From four to ten pieces
Music furnished for all occasions. Prices reasonable. Correspondance solicited.
Frank Knapp owned the Elite when it was located in the present Oconto Home Bakery building.
In some theaters the audience sat on folding chairs until theater seats were used in these “commercial places of amusement”. The admission was a nickel (five cents).
Colored slides and
short reels of black and white moving
pictures were shown. Love stories, hair-raising thrillers
Indian fighting, cowboys and trail wrecks, hero and villain series
beautiful maidens rescued, dutiful sons and daughters theme films, and
many comedies were flashed on the screen.
QUARTET OF OCONTO MUSICIANS
The picture was taken in the upstairs parlor of the Beyer House. The player with the bass violin is Dr. W.C. Stoelting.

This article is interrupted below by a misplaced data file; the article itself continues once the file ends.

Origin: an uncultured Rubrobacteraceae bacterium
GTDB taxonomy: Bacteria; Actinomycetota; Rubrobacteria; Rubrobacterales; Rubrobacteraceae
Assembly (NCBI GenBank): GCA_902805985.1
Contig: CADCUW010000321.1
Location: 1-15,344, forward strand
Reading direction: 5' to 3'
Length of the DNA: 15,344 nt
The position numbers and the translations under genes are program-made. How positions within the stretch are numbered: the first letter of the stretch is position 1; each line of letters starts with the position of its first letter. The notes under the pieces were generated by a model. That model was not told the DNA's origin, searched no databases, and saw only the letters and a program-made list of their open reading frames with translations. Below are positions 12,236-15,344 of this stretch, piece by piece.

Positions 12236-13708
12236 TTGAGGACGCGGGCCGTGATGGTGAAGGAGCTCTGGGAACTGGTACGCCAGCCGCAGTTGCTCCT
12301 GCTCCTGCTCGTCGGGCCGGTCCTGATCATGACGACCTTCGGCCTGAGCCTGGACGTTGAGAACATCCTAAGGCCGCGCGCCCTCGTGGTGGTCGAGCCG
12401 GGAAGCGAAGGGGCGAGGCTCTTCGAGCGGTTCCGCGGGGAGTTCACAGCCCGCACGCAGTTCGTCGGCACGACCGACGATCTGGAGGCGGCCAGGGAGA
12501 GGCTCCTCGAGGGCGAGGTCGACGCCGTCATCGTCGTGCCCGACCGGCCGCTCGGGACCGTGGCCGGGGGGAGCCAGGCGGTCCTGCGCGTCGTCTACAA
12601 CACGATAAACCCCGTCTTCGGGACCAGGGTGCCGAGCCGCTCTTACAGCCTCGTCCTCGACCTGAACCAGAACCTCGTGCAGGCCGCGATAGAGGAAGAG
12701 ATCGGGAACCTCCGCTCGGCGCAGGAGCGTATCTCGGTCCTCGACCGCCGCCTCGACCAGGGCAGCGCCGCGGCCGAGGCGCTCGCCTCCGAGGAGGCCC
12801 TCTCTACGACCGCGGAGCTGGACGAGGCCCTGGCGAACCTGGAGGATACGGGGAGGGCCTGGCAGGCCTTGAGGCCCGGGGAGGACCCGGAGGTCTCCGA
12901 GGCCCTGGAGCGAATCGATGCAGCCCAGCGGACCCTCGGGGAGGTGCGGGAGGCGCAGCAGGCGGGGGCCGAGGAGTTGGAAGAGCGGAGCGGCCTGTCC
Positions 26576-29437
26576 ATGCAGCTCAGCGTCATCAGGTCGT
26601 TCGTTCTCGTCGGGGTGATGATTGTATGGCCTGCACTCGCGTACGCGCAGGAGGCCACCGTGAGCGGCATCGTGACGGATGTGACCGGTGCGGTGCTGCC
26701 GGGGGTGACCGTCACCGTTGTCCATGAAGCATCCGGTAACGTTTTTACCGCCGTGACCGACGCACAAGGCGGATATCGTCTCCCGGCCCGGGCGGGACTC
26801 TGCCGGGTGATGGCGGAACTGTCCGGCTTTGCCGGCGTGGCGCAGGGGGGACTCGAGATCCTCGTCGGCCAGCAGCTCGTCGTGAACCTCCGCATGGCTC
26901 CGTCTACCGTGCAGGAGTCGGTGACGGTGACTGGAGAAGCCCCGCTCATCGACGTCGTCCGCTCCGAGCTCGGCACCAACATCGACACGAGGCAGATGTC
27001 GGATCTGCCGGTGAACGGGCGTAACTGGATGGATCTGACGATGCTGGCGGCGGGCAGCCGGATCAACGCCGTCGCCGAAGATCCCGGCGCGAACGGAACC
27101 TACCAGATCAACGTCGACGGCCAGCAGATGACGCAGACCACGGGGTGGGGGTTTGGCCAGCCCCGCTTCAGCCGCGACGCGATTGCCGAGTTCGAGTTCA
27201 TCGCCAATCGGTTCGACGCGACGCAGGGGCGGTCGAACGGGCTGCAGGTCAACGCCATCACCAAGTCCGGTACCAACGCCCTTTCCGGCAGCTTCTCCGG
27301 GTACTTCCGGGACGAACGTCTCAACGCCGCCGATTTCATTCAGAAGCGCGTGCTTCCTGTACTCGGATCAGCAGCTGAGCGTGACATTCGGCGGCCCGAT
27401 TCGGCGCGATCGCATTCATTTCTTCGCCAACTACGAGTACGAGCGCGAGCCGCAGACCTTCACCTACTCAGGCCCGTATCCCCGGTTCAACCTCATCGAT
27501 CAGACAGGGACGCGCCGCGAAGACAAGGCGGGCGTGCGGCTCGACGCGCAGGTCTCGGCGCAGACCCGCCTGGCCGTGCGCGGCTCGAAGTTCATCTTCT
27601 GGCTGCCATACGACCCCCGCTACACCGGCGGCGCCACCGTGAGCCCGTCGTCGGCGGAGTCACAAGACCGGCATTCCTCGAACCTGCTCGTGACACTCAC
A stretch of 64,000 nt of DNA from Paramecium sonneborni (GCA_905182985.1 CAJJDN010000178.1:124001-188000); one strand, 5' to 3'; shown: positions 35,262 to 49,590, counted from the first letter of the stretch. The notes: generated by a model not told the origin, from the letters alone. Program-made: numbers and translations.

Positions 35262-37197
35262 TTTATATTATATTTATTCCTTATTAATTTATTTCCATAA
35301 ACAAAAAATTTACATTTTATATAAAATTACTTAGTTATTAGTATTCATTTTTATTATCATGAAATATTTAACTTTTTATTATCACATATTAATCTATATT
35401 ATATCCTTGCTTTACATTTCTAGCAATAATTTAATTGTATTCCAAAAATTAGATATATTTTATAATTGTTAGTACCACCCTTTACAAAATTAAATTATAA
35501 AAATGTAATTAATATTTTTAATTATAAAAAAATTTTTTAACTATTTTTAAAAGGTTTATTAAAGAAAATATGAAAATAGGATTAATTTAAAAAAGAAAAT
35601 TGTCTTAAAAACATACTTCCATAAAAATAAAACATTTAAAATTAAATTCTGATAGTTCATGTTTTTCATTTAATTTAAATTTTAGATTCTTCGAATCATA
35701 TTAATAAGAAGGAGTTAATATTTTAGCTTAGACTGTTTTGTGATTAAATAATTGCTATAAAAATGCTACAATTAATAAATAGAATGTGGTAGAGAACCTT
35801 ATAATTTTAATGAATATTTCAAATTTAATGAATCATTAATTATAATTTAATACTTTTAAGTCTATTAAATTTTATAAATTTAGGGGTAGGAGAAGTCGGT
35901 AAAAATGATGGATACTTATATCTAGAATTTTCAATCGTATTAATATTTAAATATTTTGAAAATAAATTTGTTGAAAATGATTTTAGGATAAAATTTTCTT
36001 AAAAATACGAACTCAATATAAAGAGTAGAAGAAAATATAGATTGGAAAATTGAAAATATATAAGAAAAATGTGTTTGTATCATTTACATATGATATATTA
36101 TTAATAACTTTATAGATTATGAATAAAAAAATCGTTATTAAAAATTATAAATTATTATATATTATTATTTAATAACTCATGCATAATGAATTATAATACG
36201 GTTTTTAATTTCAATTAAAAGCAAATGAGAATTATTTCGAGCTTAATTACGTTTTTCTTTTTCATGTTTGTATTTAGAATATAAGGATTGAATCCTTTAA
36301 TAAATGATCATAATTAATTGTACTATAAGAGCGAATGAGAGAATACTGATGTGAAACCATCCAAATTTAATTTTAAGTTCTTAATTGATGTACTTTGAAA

Thera Hemmingsen, Irene DeBeck (who became Mrs. AL Brunner) played the pianos at the show houses. Hannah (Schumacher) Van De Walle, Vida McClelland, Bessie Merline and others sang. Sometimes Bessie played the piano, too. Songs such as “My Pretty Red Wing”, “Tell Me a Beautiful Story”, “Trail of the Lonesome Pine” and “Yippee Ki Yo Ki Ya” were sung.
Standing, Judge H.F. Jones, Mr. Perry, unidentified Methodist minister and James Hoeffel; seated, Mr. Trudell, the Indian visitor and Attorney Patrick Lynch. The picture was taken at the W.M. Lee Studio.
When the theater
owners raised the admission price
to ten cents, some said they would quit going to the shows.
In those days some
people would go from one theater
to the other, attending all five shows in one night. After
they sometimes stopped for refreshments at Jack Carr’s